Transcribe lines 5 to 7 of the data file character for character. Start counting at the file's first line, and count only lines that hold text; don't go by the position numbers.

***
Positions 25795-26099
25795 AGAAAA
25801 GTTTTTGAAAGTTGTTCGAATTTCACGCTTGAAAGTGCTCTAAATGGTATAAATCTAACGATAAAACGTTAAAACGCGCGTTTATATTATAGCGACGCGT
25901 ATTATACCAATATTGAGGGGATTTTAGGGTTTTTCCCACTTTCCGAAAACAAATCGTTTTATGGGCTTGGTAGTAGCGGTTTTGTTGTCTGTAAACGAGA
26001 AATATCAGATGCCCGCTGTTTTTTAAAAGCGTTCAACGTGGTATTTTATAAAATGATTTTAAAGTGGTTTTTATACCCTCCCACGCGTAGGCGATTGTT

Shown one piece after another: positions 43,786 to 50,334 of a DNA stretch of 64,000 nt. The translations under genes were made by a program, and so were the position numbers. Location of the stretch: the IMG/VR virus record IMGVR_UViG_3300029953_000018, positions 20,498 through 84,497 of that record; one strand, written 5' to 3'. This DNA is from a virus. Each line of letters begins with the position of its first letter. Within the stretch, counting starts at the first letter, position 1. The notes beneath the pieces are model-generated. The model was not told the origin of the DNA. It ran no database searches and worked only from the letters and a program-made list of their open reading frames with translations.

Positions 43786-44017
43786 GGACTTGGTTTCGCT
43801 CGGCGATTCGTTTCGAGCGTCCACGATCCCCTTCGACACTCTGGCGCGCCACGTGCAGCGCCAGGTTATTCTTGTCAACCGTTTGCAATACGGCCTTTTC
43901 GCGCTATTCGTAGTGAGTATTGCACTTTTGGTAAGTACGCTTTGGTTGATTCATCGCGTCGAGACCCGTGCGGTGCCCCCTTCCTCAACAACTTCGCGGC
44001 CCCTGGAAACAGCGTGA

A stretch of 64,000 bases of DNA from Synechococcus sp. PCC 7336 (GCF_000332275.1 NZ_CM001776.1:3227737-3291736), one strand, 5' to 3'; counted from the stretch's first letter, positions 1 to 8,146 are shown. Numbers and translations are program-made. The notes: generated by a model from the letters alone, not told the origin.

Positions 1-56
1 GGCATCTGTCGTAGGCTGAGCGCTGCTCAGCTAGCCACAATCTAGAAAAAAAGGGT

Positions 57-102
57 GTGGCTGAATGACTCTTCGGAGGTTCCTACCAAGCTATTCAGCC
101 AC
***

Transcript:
26001 AATATCAGATGCCCGCTGTTTTTTAAAAGCGTTCAACGTGGTATTTTATAAAATGATTTTAAAGTGGTTTTTATACCCTCCCACGCGTAGGCGATTGTT

Shown one piece after another: positions 43,786 to 50,334 of a DNA stretch of 64,000 nt. The translations under genes were made by a program, and so were the position numbers. Location of the stretch: the IMG/VR virus record IMGVR_UViG_3300029953_000018, positions 20,498 through 84,497 of that record; one strand, written 5' to 3'. This DNA is from a virus. Each line of letters begins with the position of its first letter. Within the stretch, counting starts at the first letter, position 1. The notes beneath the pieces are model-generated. The model was not told the origin of the DNA. It ran no database searches and worked only from the letters and a program-made list of their open reading frames with translations.

Positions 43786-44017